The global energy sector has been a male dominated industry for many years. However one Royal Holloway alumna, Selma Usiku, is a leader in the field. An experienced exploration geologist in the Namibian oil and energy industry and an inspiring example of hard work and determination, Selma is seen as a role model for young women looking to enter the industry.
Selma studied MSc Petroleum Geoscience at Royal Holloway following recommendations from alumni friends and colleagues in Namibia. “Royal Holloway is renowned for producing and initiating quality research within the petroleum industry,” Selma says. “My colleagues’ personal accounts of the comprehensiveness of the course as well as the enjoyable year spent as an international student there made my decision to enrol very easy.”
Despite a demanding year, Selma credits the support of the Petroleum Geoscience with developing her confidence she reflects in her work place to this day. “It took quite some time to get comfortable with asking for guidance or advice during the course,” she says “but the open and encouraging attitude of staff gave me the confidence to boldly debate with others or challenge my own conventional thinking at times. The courage to speak up without fear of rejection or of having your ideas dismissed, especially as a female in a male dominated industry, was a significant confidence booster for me.”
After graduating in 2016, Selma returned to Namibia and joined Azinam as an Exploration Geologist. Azinam is a leading independent Southern-Africa Atlantic Margin focused oil and gas exploration company, currently chasing enormous untapped hydrocarbon potential offshore Namibia and South Africa. She is the only female geo-scientist at the company and since joining, has provided mainly geo-technical input on various hydrocarbon exploration projects, acreage evaluation and prospect generation work. She has also showcased Namibia’s hydrocarbon potential through technical presentations and panel discussions at various conferences and seminars.
“Due to the fact that Namibia’s oil and gas industry is still in its infancy, I have had the unique opportunity to see exploration from initial reconnaissance efforts to final well drilling,” Selma explains. “It has been so fulfilling to be in a position where I can apply my acquired skills ‘on the job’ every day and to do so under the tutelage of geologists and geophysicist who have been doing this kind of work for decades in different petroleum-rich basins across the globe!”
Selma was the deserved recipient of the prestigious Global Women Petroleum & Energy Club Award for Excellence in Africa in 2018. The Frontier Energy Network presents this award annually to an individual that has demonstrated excellence in Africa’s oil and gas sector and is a role model for young women looking to enter the industry. “Receiving the award was an incredibly humbling milestone not only personally but for the industry in general,” Selma says. “We have reached a point where fewer women have to fight for a place in the classroom, or even for the right to work, but today they are fighting being side-lined in traditionally male-dominated fields because of poor representation. If my small contribution can inspire young Africans, specifically women, to tip that scale by taking an interest in Science, Energy and Technology fields, then I am encouraged to remain consistent in my journey.”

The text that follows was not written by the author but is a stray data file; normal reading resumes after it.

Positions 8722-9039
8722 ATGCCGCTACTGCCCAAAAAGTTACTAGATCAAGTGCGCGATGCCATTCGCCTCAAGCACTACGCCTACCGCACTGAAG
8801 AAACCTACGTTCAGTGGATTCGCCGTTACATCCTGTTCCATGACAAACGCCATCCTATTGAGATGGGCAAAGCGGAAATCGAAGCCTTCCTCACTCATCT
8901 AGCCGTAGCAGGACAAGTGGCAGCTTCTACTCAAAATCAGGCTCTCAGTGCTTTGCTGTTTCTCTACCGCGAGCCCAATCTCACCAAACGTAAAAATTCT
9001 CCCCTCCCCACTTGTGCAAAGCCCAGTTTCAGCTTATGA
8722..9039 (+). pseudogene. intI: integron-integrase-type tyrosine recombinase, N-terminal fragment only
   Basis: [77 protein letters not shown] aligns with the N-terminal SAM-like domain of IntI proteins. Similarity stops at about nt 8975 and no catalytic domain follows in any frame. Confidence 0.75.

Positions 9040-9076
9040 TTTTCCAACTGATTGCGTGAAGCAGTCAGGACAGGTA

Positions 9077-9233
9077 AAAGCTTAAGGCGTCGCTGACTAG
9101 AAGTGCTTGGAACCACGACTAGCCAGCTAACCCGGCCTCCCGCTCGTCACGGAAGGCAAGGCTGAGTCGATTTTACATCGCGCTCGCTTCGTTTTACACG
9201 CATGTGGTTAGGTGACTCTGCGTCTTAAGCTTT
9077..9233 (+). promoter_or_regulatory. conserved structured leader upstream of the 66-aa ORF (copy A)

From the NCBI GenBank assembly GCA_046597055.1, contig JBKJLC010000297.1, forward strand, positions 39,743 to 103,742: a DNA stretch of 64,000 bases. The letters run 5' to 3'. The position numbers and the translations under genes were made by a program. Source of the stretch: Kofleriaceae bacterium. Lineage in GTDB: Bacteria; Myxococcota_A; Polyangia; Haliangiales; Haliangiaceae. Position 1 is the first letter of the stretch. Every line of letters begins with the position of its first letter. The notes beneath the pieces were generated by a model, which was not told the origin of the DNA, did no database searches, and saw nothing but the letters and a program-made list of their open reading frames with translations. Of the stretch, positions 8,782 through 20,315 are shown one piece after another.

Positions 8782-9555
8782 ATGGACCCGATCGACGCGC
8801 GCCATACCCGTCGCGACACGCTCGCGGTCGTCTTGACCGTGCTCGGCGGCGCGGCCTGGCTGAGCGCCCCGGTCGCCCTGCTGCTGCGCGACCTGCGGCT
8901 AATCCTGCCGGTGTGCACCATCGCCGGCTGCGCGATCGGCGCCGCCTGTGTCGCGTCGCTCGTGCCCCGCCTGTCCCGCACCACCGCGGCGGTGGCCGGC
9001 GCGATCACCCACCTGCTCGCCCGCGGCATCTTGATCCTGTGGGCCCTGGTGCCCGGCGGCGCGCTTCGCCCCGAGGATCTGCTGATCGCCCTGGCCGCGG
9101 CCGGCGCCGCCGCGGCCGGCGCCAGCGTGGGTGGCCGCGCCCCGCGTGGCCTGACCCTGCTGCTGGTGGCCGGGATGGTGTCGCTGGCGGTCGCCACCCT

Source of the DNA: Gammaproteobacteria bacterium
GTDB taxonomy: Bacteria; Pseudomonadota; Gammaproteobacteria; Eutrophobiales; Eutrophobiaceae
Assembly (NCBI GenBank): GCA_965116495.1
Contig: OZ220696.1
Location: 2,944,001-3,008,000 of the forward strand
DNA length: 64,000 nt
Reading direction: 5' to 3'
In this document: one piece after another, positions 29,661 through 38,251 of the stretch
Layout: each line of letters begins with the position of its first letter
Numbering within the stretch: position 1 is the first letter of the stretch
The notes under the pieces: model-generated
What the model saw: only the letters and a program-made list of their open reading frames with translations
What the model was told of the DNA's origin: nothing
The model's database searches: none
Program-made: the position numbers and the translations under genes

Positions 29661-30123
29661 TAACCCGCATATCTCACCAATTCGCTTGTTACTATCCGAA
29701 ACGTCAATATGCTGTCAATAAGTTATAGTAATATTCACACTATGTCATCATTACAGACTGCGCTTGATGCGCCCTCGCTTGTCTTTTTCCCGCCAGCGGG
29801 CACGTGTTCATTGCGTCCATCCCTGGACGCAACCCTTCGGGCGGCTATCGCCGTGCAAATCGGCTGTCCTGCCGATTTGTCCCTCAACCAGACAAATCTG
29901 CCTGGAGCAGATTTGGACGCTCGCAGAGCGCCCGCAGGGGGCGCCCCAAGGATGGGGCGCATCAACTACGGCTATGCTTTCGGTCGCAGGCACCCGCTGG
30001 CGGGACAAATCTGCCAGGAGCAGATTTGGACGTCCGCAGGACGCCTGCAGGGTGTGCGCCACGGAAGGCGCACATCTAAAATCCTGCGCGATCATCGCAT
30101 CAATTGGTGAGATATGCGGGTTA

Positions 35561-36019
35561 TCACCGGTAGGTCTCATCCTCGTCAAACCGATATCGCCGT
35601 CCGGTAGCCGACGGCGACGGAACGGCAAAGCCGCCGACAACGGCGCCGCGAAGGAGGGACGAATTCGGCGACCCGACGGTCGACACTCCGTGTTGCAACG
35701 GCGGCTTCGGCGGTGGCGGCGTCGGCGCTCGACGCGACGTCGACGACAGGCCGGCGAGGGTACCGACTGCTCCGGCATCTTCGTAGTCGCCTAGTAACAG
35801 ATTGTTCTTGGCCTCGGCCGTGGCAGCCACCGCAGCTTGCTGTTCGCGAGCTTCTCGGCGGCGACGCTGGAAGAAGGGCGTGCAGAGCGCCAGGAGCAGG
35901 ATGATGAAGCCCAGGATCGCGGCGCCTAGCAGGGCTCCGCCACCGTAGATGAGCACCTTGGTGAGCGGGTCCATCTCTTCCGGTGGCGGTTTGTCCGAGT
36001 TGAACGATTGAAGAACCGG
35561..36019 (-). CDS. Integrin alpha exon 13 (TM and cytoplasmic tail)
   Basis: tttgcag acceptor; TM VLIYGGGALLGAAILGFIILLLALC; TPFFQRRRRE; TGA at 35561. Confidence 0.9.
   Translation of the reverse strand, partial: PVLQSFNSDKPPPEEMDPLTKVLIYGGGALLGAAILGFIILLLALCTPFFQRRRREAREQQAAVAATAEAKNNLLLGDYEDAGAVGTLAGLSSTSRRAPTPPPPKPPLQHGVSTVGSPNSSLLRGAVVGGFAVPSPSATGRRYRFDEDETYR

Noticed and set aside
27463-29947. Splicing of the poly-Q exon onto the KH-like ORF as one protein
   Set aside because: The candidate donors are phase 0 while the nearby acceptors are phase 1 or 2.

In addition to her geotechnical work, Selma also hosts a weekly television talk show called Tupopyeni live on the Namibian Broadcasting Corporation, NBC. Tupopyeni which means ‘Let’s Talk’ is a popular and powerful platform where Namibians can engage invited guests and experts on a number of social and contemporary issues ranging from mental health, gender- based violence, financial literacy, early childhood development, cancer and much more.
Selma has some key advice for young people looking to enter the oil and energy industry. “There are many conflicting ideas about the future of oil and gas exploration amidst a very real climate change dilemma and net zero goals set by many leading organisations in my industry,” she says. “However, I wouldn’t be discouraged about pursuing a career in oil and gas. For as long as the world strives for economic growth, the key demand drivers derived from industrial and transportation sectors, there will be a need for experienced geoscientists in this field. In fact this may be the perfect time for students to think about how they can be more innovative and diversify their qualifications to reflect the ever-evolving nature of energy demands and contribute to the search of untapped resources.”
In recognition of current climate discussion, there is a need to expand the energy mix to low-carbon sources whilst securing supply from traditional resources. Consequently, Royal Holloway's internationally-recognised vocational Petroleum Geoscience programme is developing into our new MSc Energy Geosciences to reflect our timely academic transition to a broader geoscience training, encompassing traditional and renewable energy resources. The MSc in Energy Geosciences provides the ideal training for a career in the hydrocarbon and renewable industry and growing low carbon energy industry. Find out more.